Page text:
The ‘co-operative’ eyes have it

Since Thatcher gained power we have always been told how it is competition that ensures the survival of the fittest and this is the way that societies advance. I’m not sure that Darwinian advances were ever actually widely thought to operate on this level, as it was more of a system indicating long term progress through mutation and suitability. But that was the narrative that became accepted and it was effective at taming the unions and allegedly priming British society for intense competitive effort.

It was a story we should have seen through – Darwinism isn’t appropriate in a society that lives by rules. The rule-makers will in fact decide who is the fittest to survive, which is why we have food-banks, on the one hand and the CEO of Persimmon homes earning £100million, on the other. And why the Competition and Markets Authority is examining whether Asda and Sainsbury should merge.

Indeed most of humanity’s greatest achievements are a result of co-operation. Just think of money, for a start. Or language. Or scientific advance itself.

It is true that nature can be sometimes red in both tooth and claw but there is no reason why human societies should replicate it.

By serendipity I discovered this article by Camilla Power, of the Anthropology department at the University of East London, which although ostensibly about gender equality also highlights rather well humanity’s co-operative nature.

She states:

We are the only one of well over 200 primate species to have evolved eyes with an elongated shape and a bright white sclera background to a dark iris. Known as ‘cooperative eyes’, they invite anyone we interact with to see easily what we are looking at. By contrast, great apes have round, dark eyes, making it very difficult to judge their eye direction. Like mafia dons wearing sunglasses, they watch other animal’s moves intently, but disguise their thoughts from others…..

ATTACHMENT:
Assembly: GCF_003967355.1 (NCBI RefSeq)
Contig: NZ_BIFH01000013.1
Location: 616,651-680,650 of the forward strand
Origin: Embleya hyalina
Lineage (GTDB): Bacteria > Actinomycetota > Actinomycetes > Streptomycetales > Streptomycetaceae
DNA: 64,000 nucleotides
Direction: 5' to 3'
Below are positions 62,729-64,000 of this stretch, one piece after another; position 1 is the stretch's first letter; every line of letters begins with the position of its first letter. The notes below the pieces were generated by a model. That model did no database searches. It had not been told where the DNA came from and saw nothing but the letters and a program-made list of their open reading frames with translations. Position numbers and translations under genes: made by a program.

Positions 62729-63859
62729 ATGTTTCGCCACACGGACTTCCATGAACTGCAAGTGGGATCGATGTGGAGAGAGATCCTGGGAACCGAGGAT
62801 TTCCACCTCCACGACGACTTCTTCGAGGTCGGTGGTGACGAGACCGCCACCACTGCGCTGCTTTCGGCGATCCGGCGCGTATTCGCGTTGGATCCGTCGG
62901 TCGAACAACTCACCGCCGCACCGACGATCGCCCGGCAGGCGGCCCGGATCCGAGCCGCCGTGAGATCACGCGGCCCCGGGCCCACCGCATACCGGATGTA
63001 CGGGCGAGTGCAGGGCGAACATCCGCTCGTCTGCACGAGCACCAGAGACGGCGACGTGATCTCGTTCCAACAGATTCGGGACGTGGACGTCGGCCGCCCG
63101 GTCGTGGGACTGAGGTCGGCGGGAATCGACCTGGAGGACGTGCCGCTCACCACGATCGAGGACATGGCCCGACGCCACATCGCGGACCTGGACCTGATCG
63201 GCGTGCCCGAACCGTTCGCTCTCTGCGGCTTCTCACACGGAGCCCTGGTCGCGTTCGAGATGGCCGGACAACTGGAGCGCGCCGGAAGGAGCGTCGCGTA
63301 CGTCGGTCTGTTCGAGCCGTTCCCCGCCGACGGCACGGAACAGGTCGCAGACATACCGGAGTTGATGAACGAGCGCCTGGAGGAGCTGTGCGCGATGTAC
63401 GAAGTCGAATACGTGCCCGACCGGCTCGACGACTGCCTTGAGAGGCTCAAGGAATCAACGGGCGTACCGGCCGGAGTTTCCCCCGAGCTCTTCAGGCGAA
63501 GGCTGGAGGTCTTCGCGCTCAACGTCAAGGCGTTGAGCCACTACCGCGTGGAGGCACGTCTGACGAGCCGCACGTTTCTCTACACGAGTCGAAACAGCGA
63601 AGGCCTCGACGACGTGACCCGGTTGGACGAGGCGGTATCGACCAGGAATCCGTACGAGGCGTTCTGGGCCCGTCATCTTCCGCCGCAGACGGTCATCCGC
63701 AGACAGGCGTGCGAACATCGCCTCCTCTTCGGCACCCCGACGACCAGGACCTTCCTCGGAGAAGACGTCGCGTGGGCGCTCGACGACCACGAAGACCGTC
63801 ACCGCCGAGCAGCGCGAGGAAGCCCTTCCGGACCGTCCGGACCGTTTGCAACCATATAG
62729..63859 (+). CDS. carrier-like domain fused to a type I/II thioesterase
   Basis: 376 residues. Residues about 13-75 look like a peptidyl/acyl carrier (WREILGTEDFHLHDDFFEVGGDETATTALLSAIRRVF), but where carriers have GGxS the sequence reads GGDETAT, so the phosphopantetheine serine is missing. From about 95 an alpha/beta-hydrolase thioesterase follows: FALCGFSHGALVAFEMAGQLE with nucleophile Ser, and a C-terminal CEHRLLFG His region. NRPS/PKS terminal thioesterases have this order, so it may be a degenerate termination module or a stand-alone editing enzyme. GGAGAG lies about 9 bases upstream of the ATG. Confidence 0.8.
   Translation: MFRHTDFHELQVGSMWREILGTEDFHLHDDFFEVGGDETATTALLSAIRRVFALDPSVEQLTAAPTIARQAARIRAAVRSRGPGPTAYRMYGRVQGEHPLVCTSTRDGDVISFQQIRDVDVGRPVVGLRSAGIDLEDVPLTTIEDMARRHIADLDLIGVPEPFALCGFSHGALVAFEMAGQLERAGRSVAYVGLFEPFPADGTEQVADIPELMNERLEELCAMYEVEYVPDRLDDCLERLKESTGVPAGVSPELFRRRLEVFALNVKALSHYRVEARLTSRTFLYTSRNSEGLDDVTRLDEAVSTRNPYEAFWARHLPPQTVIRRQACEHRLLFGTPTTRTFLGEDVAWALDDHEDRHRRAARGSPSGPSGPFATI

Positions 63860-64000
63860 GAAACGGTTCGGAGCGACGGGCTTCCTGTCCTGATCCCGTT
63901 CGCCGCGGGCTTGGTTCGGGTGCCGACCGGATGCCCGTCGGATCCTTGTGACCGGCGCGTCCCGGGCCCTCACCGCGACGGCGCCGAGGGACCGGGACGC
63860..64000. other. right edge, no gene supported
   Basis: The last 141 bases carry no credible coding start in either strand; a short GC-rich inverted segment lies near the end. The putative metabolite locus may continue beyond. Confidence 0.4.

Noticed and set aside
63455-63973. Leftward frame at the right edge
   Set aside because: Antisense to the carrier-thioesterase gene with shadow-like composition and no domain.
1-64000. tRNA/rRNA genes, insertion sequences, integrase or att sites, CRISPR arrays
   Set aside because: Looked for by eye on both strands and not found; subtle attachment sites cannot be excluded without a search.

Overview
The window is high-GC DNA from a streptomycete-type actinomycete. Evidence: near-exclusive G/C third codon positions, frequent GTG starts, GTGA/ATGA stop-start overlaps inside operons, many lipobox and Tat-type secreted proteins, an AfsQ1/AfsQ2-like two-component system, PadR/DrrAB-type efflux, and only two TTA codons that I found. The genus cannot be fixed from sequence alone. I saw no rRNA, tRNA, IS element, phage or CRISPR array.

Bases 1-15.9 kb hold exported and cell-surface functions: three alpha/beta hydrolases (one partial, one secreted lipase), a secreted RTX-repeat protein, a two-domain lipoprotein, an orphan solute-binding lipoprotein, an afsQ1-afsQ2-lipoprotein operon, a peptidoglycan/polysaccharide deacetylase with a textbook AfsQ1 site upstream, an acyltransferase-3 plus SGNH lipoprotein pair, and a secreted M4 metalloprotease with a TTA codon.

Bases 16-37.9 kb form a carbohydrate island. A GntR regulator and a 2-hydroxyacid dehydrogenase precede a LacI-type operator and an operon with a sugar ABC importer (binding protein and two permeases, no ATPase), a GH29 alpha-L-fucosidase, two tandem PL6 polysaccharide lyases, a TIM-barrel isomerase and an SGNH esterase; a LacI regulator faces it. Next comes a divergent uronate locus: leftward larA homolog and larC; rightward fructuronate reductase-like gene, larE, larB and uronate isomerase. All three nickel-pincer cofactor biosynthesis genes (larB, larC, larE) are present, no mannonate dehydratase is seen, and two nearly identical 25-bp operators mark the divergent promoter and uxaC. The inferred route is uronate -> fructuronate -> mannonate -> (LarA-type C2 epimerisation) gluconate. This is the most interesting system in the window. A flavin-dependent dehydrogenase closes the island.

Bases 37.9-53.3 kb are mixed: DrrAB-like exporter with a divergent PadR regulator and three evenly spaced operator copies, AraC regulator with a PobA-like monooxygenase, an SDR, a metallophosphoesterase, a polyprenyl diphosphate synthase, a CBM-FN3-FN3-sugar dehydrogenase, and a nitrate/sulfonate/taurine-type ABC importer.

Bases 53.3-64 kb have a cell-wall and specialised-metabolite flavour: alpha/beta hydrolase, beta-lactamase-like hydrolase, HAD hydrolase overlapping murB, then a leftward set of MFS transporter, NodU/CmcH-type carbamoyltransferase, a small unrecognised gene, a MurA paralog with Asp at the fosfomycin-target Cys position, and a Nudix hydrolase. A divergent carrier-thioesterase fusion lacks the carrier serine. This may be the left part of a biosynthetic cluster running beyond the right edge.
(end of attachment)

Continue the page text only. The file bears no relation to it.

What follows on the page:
This, she suggests, prevented other apes from giving up their offspring to be cared for by others – they could never tell what the potential babysitter might be looking at.

She continues:

We do babysitting in all human societies, mothers being happy to hand over their offspring for others to look after temporarily. African hunter-gatherers are the champions of this collective form of childcare, indicating that it was routine in our heritage. In stark contrast, great ape mothers – chimpanzees, bonobos, gorillas and orangutans – do not let their babies go. Because of the risks of harm to their infants, they are hyper-possessive and protective, not daring to take the chance….


The most salient feature of our anatomy distinguishing us from other apes is the extraordinary size of our brains. While a human and chimp mother have a fairly similar body weight, adult humans today have upwards of three times the brain volume of a chimp. Brain tissue is very expensive in terms of energy requirements. Doing the whole job by themselves, great ape mothers are constrained in the amount of energy they can provide to offspring and so apes cannot expand brains above what is known as a ‘gray ceiling’ (600 cc). Our ancestors smashed through this ceiling some 1.5-2 million years ago with the emergence of Homo erectus, who had brains more than twice the volume of chimps today. This tells us that cooperative childcare was already part of Homo erectus society.

So it looks as though our brains exist because of our ‘co-operative’ eyes.

Maybe François Mitterand was rather more prescient than he knew when he conceded that Mrs Thatcher had the mouth of Marilyn Monroe – but the eyes of Caligula.

Perhaps, after all, they were a mutation from ‘co-operative’ eyes.

I rather doubt many asked her to babysit.



  1. Christine Bergin -

    I think that school dinners may illustrate the point. Takes fewer people to prepare a meal for 300 pupils than it does if each family individually catered its own offspring so people can be released to do the work of growing the food or teaching lessons.

  2. Andrew (Andy) Crow -

    I have an entirely unprovable theory – because in some aspects of life we can’t run control experiments – that Thatcherism would not have gained such credence when it did had Richard Dawkins chosen to call his seminal book ‘The Cooperative Gene’.

    It would have been an equally apposite title to the one he did choose, for a book which so few people seem to have read beyond the front cover.

  3. Peter May -

    Good point! I agree.

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